WASHINGTON, DC - The National Institute for Occupational Safety and Health (NIOSH) has released a new Current Intelligence Bulletin (CIB) that addresses exposure limits to ultrafine Titanium Dioxide (TiO2). Titanium Dioxide is produced and used in the workplace in varying particle-size fractions, including fine and ultrafine sizes.

The NIOSH CIB reviews the animal and human data relevant to assessing the carcinogenicity and other adverse health effects of TiO2, provides a quantitative risk assessment using dose-response information from the rat and human lung dosimetry modeling and recommended occupational exposure limits for fine and ultrafine (including engineered nanoscale) TiO2, and describes exposure monitoring techniques, exposure control strategies, and research needs. It only addresses occupational exposures by inhalation and not nonoccupational exposures.

According the report, “NIOSH recommends exposure limits of 2.4 mg/m3 for fine TiO2 and 0.3 mg/m3 for ultrafine (including engineered nanoscale) TiO2, as time-weighted average (TWA) concentrations for up to 10 hours per day during a 40-hour work week. NIOSH has determined that ultrafine TiO2 is a potential occupational carcinogen but that there are insufficient data at this time to classify fine TiO2 as a potential occupational carcinogen. However, as a precautionary step, NIOSH used all of the animal tumor response data when conducting dose-response modeling and determining separate RELs for ultrafine and fine TiO2. These recommendations represent levels that over a working lifetime are estimated to reduce risks of lung cancer to below 1 in 1,000. NIOSH realizes that knowledge about the health effects of nanomaterials is an evolving area of science. Therefore, NIOSH intends to continue dialogue with the scientific community and will consider any comments about nano-size titanium dioxide for future updates of this document.” Send comments tonioshdocket@cdc.gov.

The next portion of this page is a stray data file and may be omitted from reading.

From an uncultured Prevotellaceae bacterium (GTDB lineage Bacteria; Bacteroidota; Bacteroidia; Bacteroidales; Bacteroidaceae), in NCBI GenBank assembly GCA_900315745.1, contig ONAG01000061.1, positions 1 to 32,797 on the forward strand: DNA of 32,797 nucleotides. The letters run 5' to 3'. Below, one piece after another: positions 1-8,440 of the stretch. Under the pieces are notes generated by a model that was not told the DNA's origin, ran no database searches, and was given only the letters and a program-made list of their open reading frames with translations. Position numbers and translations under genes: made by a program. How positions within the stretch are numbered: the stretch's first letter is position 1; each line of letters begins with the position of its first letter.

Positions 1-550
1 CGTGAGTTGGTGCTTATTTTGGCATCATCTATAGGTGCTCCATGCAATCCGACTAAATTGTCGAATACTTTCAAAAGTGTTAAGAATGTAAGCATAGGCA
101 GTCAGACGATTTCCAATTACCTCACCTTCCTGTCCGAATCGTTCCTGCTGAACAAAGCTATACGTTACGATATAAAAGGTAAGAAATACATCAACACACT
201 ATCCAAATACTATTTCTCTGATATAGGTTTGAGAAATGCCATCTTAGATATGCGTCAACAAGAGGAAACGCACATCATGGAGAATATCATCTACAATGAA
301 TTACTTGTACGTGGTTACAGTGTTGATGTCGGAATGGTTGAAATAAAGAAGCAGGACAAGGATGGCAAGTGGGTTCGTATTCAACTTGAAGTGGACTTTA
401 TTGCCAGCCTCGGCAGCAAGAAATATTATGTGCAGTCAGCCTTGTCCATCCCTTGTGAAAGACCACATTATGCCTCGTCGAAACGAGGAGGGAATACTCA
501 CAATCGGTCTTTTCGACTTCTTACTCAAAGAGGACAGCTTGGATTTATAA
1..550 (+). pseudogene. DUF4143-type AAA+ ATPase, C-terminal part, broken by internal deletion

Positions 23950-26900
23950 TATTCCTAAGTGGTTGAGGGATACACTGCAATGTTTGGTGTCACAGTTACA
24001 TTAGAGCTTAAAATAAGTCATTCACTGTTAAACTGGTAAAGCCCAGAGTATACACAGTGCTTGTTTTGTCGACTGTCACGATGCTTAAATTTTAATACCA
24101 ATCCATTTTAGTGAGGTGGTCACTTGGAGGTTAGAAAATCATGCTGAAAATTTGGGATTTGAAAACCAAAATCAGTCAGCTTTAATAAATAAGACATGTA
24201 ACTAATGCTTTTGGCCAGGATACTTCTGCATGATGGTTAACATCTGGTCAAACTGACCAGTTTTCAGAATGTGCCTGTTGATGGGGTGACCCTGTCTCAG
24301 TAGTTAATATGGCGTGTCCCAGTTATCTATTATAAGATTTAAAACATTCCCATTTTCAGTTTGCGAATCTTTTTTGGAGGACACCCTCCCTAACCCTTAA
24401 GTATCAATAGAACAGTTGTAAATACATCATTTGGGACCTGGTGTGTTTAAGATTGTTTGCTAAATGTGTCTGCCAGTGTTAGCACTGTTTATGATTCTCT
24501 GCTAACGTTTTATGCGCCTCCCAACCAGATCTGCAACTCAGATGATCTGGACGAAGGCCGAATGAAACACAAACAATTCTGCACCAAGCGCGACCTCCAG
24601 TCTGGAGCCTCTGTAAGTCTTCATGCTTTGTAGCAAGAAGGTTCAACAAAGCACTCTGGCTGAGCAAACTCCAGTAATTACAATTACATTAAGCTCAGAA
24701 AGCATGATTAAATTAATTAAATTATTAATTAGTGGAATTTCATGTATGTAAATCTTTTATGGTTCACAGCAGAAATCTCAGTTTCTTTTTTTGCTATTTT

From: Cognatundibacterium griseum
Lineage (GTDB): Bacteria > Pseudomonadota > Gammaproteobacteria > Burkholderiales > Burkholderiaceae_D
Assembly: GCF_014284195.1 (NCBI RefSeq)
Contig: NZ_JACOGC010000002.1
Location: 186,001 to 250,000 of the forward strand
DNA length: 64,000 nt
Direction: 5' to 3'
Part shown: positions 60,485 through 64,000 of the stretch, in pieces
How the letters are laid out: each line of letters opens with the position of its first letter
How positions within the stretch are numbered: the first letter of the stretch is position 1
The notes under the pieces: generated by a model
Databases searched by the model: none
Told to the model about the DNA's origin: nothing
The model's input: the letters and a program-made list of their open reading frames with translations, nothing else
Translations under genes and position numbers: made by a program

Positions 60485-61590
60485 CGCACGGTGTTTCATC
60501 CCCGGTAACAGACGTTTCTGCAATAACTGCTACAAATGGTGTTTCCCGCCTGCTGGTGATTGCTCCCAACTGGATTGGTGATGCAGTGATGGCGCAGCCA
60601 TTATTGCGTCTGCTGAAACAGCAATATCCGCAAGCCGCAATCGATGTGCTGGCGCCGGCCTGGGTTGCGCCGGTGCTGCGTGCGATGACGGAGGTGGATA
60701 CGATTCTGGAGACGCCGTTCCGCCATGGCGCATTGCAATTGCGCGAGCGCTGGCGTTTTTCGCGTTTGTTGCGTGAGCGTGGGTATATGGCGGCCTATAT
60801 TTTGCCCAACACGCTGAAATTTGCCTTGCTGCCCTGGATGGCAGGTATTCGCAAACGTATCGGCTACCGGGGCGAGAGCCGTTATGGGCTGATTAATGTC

NIOSH urges employers to disseminate this information to workers and customers and requests that professional and trade associations and labor organizations inform their members about the hazards of occupational exposure to respirable TiO2.

For the full report, visithttp://www.cdc.gov/niosh/docs/2011-160/pdfs/2011-160.pdf.